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Hip Replacement

This page helps to explain about total hip replacements.  If it raises more questions please speak to your GP or your specialist.

Arthritis explained

Arthritis covers a group of conditions which cause damage to the joints, all of which cause pain and often stiffness.

A common form is osteoarthritis which does long-term damage to the cartilage and joints, often inflicting inflammation as well as pain.

Surgery positives

Surgery for total hip replacement commonly means less pain and more movement for the patient.

Treatments other than surgery

Tablets to reduce pain and inflammation can help.  Dietary supplements can also help but you should always consult your GP first before embarking on this treatment.

Aids to mobility such as walking sticks and shoe risers can help especially, as it is important to remain mobile to counter-balance any stiffness.

Your GP or specialist may offer steroid injections. These are administered via your hip joint and do reduce the symptoms of pain and inflammation.

The downside is that as the arthritis gets worse these treatments struggle to make any noticeable difference to your condition.

An alternative to total hip replacement (THR) is hip resurfacing.  This is a more conservative procedure which replaces the diseased or damaged surface to the bones. Your consultant may recommend this as an alternative, depending on your age, lifestyle and the health of your bones.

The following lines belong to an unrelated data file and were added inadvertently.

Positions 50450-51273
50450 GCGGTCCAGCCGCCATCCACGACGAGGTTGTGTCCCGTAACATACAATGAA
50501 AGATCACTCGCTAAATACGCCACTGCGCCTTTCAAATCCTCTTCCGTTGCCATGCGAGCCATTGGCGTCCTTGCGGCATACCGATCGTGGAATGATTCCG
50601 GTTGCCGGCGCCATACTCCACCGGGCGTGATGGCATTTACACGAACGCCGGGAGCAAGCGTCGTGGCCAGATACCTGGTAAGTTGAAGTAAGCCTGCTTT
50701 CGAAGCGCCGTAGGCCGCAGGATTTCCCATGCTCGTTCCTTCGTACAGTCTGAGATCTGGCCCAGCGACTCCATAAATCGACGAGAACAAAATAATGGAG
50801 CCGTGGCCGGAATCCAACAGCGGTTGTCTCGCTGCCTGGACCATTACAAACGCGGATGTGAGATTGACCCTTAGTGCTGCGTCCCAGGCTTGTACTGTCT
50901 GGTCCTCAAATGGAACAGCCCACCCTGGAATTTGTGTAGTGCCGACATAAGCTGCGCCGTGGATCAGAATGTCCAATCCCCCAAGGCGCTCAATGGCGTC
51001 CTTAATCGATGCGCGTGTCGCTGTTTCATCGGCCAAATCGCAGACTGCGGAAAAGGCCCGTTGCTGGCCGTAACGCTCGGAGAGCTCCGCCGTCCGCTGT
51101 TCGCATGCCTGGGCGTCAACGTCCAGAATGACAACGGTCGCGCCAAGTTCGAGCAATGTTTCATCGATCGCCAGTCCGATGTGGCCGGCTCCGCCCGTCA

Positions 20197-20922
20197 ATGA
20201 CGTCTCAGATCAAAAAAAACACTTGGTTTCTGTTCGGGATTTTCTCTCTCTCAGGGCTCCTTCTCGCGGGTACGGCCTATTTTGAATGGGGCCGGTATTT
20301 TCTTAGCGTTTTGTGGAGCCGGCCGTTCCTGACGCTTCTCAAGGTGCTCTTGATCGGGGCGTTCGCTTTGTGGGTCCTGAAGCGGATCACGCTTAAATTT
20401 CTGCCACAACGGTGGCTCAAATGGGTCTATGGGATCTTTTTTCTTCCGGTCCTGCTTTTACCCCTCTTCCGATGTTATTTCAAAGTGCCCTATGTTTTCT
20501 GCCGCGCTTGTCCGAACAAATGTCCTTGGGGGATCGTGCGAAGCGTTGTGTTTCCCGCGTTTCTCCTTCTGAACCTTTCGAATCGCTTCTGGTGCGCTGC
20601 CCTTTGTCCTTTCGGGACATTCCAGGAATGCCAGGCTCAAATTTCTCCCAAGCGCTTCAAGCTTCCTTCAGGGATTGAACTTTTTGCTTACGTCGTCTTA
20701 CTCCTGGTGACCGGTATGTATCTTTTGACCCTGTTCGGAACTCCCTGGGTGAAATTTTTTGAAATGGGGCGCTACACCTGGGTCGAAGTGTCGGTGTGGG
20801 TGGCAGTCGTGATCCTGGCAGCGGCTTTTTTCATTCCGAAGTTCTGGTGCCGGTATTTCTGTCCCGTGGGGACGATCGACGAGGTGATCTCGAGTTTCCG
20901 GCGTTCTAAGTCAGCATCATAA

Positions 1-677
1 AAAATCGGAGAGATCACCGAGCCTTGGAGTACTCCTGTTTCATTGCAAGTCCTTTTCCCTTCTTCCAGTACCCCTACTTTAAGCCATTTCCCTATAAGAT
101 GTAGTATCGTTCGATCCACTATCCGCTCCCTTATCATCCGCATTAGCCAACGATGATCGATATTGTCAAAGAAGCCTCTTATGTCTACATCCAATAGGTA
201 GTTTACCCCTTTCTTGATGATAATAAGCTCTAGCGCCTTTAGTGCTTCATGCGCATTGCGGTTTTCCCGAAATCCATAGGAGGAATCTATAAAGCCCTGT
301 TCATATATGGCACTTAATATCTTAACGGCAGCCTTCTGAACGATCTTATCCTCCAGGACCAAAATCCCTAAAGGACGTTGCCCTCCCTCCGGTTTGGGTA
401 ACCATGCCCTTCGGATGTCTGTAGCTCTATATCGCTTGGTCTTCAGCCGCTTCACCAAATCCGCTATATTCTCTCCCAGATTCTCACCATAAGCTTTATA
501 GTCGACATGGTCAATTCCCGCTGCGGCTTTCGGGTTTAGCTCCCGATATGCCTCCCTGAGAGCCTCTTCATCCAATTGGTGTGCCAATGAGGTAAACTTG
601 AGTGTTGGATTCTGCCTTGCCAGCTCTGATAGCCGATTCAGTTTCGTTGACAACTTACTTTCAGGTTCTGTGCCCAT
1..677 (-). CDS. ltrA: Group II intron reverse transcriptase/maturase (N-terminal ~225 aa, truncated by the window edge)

What does the surgery involve?

An incision in the side of your hip allows the surgeon to access the damaged ball and socket joint. It can be replaced by an artificial one. The artificial hip implant may either be a metal stem and metal acetabular cup with ceramic on ceramic bearing, or a metal stem and metal acetabular cup with polyethylene (hard plastic) lining. The new artificial hip may or may not be secured with acrylic cement depending on age, bone quality and consultant preference.

Surgery takes an hour to an hour and a half.


Figure 1 
Hip replacement

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Worst case scenarios

General

  • Pain
  • Bleeding
  • Wound infection
  • Scarring
  • Urinating may be difficult
  • Chest infection
  • Blood clots
  • Stroke
  • Heart attack

Specific side effects

  • Hip infection
  • Split femur
  • Damage to the nerve
  • Difference of leg lengths
  • Dislocation
  • Loosening
  • Damage to blood vessels
  • Bone forming in muscles around the hip replacement

After the operation

Expect to stay in hospital for three to seven days whilst you recover.  It will still be necessary to use walking aids when you leave for a few weeks.

It is essential to take regular, moderate exercise to aid recovery but it is best to talk to your doctor first.

Total hip replacement has positive success rates with reduced pain and more flexible movement as a result. You should do all you can to take good care of your new hip because, like its natural forerunner, it is liable to wear and tear.

To view our 'Physiotherapy advice prior to your total hip replacement' brochure please click here

Synopsis

Arthritis of the hip joint can be traced to injury or rheumatoid arthritis but often there is no obvious cause.  This operation reduces pain and stiffness giving patients more mobility.

References: 

EIDO Healthcare Limited - The operation and treatment information on this website is produced using information from EIDO Healthcare Ltd and is licensed by Aspen Healthcare. 

The information should not replace advice that your relevant health professional would give you.

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